Earlier this month, the two-time nominee of President Joe Biden withdrew her candidacy after what she called “dark money political groups” tainting her career. Sohn has been accused by Republicans of being impartial and donating to members of the Commerce committee that had previously pushed her nomination forward but which did not get to Senate votes.

“There’s been a bunch of stuff that’s happened over the past 16 months … that is going to make people’s eyes bug out,” Sohn told the Post.

During Sohn’s confirming process, she said she has been repeatedly subject to “unrelenting, dishonest and cruel attacks” from extremist groups and media.

“That was the first time I felt like ‘Oh my god, this could really rile up some crazies to come to my house … and threaten me and my family,’” the Post said she said. “I owed a duty to me and my family to move on, and this was very, very difficult on me emotionally.”

Sohn said she was “very proud” of the support she received from allies throughout the process, the Post said.

Sohn told the Post she had “several opportunities” lined up, which might be the intent to advocate internet access at the state level. But she also said she could do “something bigger and more,” according to the Post.

Mastercard Foundation partners with indigenous institute for internet access

The Mastercard Foundation announced Monday it is investing $3.7 million CAD, or $2.7 million USD, to help the Indigenous Connectivity Institute expand its current digital equity program.

The funding will “enable the ICI to expand current programs and develop new initiatives to reach 10,000 Indigenous young people over the next three years,” according to the release.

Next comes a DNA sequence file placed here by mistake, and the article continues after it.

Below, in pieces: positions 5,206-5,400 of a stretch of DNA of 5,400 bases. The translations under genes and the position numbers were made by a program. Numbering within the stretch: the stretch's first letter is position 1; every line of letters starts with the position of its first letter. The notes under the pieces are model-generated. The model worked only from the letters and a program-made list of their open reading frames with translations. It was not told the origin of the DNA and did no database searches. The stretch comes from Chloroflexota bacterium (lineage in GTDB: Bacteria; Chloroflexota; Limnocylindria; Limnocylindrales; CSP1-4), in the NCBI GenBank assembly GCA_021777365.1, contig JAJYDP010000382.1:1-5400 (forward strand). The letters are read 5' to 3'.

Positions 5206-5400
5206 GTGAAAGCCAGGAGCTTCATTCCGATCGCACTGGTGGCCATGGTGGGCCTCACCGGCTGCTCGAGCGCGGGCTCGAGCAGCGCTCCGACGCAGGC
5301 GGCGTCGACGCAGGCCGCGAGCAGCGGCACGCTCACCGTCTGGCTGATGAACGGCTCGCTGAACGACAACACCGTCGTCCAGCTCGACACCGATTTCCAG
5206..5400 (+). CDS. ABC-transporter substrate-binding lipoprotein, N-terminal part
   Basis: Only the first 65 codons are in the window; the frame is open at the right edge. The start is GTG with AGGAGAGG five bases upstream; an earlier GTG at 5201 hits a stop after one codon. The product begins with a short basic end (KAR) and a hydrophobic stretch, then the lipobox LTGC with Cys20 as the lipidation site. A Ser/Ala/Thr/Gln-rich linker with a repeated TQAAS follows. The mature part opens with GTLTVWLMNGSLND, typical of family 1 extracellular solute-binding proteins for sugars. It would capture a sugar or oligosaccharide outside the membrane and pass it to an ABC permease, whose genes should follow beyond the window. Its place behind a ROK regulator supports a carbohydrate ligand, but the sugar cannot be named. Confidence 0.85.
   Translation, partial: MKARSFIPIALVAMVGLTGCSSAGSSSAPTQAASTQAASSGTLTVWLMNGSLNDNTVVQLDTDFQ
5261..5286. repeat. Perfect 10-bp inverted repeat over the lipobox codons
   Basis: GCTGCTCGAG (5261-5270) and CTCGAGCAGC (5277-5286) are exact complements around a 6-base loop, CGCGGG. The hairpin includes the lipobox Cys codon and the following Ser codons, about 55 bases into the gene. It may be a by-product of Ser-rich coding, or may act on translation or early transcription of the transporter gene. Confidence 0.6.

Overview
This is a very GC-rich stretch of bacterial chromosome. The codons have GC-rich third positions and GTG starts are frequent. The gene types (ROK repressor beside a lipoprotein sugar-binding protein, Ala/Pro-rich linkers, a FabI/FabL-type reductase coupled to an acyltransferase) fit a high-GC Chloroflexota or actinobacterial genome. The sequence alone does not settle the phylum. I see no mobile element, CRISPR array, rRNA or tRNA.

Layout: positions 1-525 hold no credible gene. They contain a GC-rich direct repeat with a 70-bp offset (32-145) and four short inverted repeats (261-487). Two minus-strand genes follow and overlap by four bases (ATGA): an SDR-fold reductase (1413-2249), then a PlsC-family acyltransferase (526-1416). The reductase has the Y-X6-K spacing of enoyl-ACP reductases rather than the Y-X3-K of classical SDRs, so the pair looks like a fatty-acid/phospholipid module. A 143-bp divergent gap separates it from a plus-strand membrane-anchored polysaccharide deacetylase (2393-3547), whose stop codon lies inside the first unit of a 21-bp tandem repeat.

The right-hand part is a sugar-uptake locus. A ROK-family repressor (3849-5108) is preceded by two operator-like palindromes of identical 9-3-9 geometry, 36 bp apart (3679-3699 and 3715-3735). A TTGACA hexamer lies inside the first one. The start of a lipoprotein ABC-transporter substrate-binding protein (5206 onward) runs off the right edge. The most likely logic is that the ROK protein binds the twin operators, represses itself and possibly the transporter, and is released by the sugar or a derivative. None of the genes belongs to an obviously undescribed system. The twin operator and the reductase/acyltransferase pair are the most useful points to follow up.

“This support from the Mastercard Foundation has the potential to advance Indigenous digital equity beyond our imaginations and make real the projects and collaboration we’ve been dreaming up for years. I am so excited to see this new partnership in action,” Darrah Blackwater, ICI Advisory Council member, said in a press release.

The indigenous-led organization is focused exclusively on digital equity in Canada and the United States by providing training programs to advance technical and advocacy skills, the release said.

“A fast, reliable internet connection is essential to ensuring that Indigenous young people can access high-quality education and meaningful employment opportunities,” says Jennifer Brennan, Director of Canada Programs at the Mastercard Foundation. “The shared vision for this partnership is a commitment to ensuring Indigenous young people and communities have the capacity, support, knowledge, and financial resources to lead digital equity to advance their aspirations and strengthen their communities.”

State broadband leaders will join Broadband Breakfast’s online event and talk about how their states are approaching the digital equity planning process and what they hope to accomplish with federal funding on Wednesday April 15 at 12 noon ET.

Liberty Global acquisition of Cityfibre and Liberty Global unlikely to be approved

Virgin Media O2 is seeking to acquire fiber competitor CityFibre for £3 billion, according to media reports.

The Telegraph reported Saturday that Virgin is in talks with the competitor, but questions remained about the likelihood of the deal moving past regulators.

Capacity reported Monday that equity analyst Jerry Dellis from Jefferies Equity Research does not believe it will get past the Competition and Markets Authority.

“A VMO2-CityFibre combination would appear to threaten the regulatory objective of network competition providing choice for ISPs, leading to better outcomes for consumers,” a Dellis research note said, according to Capacity.

“With a back-book comprising millions of customers that have been subject to multiple years of retail price increases, we question what incentive VMO2 has to compete down wholesale pricing.”

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TikTok U.S. Must Sell or Get Banned, T-Mobile’s New Buy, 5 More States Receive ECF Money

The threats come ahead of the first congressional committee appearance by TikTok CEO Shou Zi Chew.

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Photo of T-Mobile CEO Mike Sievert from the company

March 16, 2023 – President Joe Biden and his administration said it wants the Bytedance, TikTok’s owner, to sell the U.S. version of the video sharing app or face a ban, according to the New York Times.

The demands were sent to ByteDance in recent weeks, said the Times, citing anonymous sources.

The threats come ahead of the first congressional committee appearance by TikTok CEO Shou Zi Chew next Thursday.